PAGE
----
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02.12.2000 16:58

-- To find a reason for the tumble in stocks in recent weeks, look no further than Wall Street's profit estimates.

As companies including Gateway Inc. and Altera Corp. warned that their quarterly results will disappoint investors, analysts have cut their earnings forecasts at the fastest rate since Russia's debt default shook international markets in 1998.

On Oct. 1, analysts expected profit from companies in the Standard & Poor's 500 Index to rise 15.6 percent in the fourth quarter from a year ago. Two months later, that estimate stands at 10.3 percent. The earnings forecasts for technology companies have been slashed even more -- analysts at the beginning of the quarter expected 29 percent profit growth, and they now expect half that.

``There's no question we're seeing the trimming of fourth- quarter forecasts much more than we normally do,'' said analyst Ken Perkins at First Call/Thomson Financial, which tracks analysts' forecasts.

Analysts' average estimates usually fall about 3 percent over the course of a quarter, according to First Call data. At the current rate, ``It's possible we could see it come down into the single digits,'' Perkins said.

As companies tell analyst to cut their profit estimates, the stock market reflects the lower forecasts. For the week, the Nasdaq Composite Index fell 8.9 percent, the S&P 500 lost 1.9 percent and the Dow Jones Industrial Average slipped 0.9 percent. The Nasdaq has slumped 35 percent year to date, the S&P 500 is down 10.5 percent and the Dow is 9.1 percent lower.


Analysts were overoptimistic, investors and strategists say, though the extent of the decline took the entire market by surprise.

``There was a lot of built-in hype, particularly in the tech stocks,'' said Edward Trumpbour, who helps oversee $300 million at Brandywine Asset Management in Wilmington, Delaware. ``The economy is slowing pretty dramatically, and there's only a month to go in the year.''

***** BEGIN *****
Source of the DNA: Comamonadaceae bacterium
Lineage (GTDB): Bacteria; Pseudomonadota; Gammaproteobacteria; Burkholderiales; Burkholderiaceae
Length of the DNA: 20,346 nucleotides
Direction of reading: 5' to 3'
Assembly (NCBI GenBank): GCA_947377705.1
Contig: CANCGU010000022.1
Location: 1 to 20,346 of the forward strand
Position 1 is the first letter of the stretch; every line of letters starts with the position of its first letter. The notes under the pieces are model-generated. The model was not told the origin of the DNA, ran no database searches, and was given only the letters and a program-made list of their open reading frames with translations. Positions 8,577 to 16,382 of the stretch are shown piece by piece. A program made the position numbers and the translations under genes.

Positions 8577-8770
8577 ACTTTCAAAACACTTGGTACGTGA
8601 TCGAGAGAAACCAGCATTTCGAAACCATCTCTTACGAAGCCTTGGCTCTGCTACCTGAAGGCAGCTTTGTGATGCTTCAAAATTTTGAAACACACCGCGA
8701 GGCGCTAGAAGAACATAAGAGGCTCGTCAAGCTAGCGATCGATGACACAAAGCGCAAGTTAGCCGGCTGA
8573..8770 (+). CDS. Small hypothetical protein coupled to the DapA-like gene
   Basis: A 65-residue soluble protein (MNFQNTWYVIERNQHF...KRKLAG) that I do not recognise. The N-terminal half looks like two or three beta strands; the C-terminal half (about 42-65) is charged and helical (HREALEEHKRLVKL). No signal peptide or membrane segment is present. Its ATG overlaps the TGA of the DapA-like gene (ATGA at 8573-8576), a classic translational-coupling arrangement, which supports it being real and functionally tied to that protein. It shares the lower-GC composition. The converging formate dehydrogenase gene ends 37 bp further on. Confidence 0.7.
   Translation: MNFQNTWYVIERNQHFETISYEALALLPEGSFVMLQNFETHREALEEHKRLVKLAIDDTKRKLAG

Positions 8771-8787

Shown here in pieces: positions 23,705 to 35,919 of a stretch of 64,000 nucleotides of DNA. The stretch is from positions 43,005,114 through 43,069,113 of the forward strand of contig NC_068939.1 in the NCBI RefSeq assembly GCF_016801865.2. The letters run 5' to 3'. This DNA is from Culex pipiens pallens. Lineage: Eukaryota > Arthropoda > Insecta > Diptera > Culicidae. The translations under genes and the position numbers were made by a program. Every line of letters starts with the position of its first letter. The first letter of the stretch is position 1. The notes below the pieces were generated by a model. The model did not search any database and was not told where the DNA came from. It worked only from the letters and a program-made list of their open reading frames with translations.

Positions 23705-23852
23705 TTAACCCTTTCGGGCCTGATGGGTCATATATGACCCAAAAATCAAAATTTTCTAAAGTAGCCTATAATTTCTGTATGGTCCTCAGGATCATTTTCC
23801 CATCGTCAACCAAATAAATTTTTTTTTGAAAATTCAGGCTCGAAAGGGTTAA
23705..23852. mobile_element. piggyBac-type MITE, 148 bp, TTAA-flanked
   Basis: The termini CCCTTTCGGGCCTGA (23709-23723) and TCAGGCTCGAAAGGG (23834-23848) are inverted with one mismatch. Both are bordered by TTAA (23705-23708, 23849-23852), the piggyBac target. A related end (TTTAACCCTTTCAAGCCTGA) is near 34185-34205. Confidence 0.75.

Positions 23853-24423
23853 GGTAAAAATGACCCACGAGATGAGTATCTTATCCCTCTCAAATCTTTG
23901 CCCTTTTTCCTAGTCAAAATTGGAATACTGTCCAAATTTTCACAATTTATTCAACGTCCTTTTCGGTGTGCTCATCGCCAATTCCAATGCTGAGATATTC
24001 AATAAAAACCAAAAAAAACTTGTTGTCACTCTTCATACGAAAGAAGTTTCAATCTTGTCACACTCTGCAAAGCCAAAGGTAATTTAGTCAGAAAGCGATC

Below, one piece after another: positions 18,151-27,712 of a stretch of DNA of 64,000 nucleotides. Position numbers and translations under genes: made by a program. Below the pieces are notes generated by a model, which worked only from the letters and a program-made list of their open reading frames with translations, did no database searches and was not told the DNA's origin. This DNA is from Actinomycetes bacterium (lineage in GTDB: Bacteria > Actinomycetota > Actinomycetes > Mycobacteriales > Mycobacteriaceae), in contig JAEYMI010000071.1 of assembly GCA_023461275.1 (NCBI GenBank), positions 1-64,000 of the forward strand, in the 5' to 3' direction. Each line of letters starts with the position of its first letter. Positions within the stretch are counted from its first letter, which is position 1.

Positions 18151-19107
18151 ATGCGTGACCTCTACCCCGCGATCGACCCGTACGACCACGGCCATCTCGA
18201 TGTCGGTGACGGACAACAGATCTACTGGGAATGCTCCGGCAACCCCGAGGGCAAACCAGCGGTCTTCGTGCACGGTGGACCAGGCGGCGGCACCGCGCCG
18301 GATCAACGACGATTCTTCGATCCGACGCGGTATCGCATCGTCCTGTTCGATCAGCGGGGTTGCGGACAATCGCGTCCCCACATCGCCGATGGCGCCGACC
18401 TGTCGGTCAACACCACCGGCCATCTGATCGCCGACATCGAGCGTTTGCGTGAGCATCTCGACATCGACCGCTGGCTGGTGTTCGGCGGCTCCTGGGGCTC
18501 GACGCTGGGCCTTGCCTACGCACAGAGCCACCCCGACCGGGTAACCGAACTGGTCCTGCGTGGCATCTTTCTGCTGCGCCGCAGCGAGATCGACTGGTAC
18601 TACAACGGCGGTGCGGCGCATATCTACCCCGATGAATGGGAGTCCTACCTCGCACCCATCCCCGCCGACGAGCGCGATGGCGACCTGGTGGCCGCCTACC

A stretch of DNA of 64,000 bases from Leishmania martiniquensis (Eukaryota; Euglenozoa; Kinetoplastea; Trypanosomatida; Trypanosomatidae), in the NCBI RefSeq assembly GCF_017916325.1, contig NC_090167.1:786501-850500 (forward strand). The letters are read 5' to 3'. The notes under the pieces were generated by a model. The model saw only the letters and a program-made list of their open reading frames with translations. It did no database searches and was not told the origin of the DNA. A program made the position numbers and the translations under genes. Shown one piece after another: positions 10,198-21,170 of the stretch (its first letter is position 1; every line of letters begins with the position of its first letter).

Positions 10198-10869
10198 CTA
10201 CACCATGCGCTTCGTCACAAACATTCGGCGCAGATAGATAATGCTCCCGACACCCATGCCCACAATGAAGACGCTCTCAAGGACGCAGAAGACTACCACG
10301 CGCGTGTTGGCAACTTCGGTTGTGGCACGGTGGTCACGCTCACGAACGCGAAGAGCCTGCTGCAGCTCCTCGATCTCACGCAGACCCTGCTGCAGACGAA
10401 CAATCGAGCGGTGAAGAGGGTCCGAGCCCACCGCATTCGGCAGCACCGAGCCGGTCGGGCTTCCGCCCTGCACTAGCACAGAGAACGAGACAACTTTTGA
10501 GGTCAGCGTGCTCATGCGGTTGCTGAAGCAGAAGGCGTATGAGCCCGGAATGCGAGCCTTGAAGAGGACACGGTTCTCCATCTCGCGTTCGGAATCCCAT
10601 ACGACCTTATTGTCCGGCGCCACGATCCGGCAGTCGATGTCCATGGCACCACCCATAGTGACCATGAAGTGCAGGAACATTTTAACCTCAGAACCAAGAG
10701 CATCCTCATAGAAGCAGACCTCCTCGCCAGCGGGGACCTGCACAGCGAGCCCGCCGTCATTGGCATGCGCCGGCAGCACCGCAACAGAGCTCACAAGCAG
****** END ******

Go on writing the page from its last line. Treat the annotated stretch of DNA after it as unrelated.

Trumpbour and colleague James Clarke added to their holding of Abercrombie & Fitch Co. on Thursday. Shares of the clothing retailer dropped 26 percent after the company said November sales fell.

Many more companies are likely to post disappointing results in coming quarters as the economy continues to slow, said Charles Pradilla, SG Cowen Securities Inc.'s chief investment strategist.

``The forecast cuts are simply reflecting the new reality,'' he said. ``The great majority of the Street and (investors) was overly optimistic before we started to get hard evidence that the economy was slowing more than expected.''

As the Nasdaq falls, money managers are building up their cash holdings. Cash at U.S. stock funds jumped 10.2 percent in October from the month before, according to the Investment Company Institute. For the second month, the $19.9 billion cash increase was more than the net amount investors put into U.S. stock funds.

``In other words, all of the new cash flowing into U.S. equity funds since September is now sitting on the sideline,'' wrote Charles Biderman, president of research firm TrimTabs.com, in a report.

The drop in analysts' estimates may signal an end to the market's decline and put some of that cash back in the market, some investors said.

Analysts' profit estimates ``typically fall the fastest right before the bottom,'' said Larry Seibert, who helps oversee $2.3 billion at Barrett Associates. ``Analysts jumped off the PC stocks'' after Gateway's announcement this week, he said. Gateway was already 60 percent off its February high by that point.

Seibert has been buying shares of Yahoo! Inc. and Network Appliance Inc. Yahoo is now ``reasonably valued'' he said. Shares of the No. 1 Internet-search directory trade at 87 times recent earnings, compared with 110 times for the Nasdaq 100 and 25 times for the S&P 500.

Semiconductor Shares Fall

Semiconductor and computer-related stocks posted the biggest declines this week after Gateway and Altera Corp. warned of disappointing results.

No. 2 personal-computer seller Gateway, which sank 43 percent for the week, said fourth-quarter sales and profit will fall short of forecasts because of weaker holiday sales.

The announcement fueled concern about slowing sales throughout the industry. International Business Machines Corp. lost 4.3 percent for the week, Hewlett-Packard Co. fell 9.5 percent and Dell Computer Corp. slumped 24 percent.

Altera dropped 17 percent after the No. 2 maker of programmable computer chips said slowing demand means sales in the fourth quarter and next year will be lower than expected.

Retail stocks were the biggest gainers in the S&P 500. November sales at stores open at least a year rose as the retailers slashed prices to lure shoppers. Wal-Mart Stores Inc. jumped 13 percent, Target Corp. gained 11 percent and Sears, Roebuck & Co. climbed 9.4 percent.

Next Week's Earnings

Companies expected to report quarterly earnings next week include fiber-optic equipment maker Ciena Corp., grocer Kroger Co. and Litton Industries Inc., the U.S. Navy's third-largest shipbuilder.

On Friday, the government will release employment and wage- growth figures for October. The report may give investors clues to whether the labor market is tight enough to spur inflation.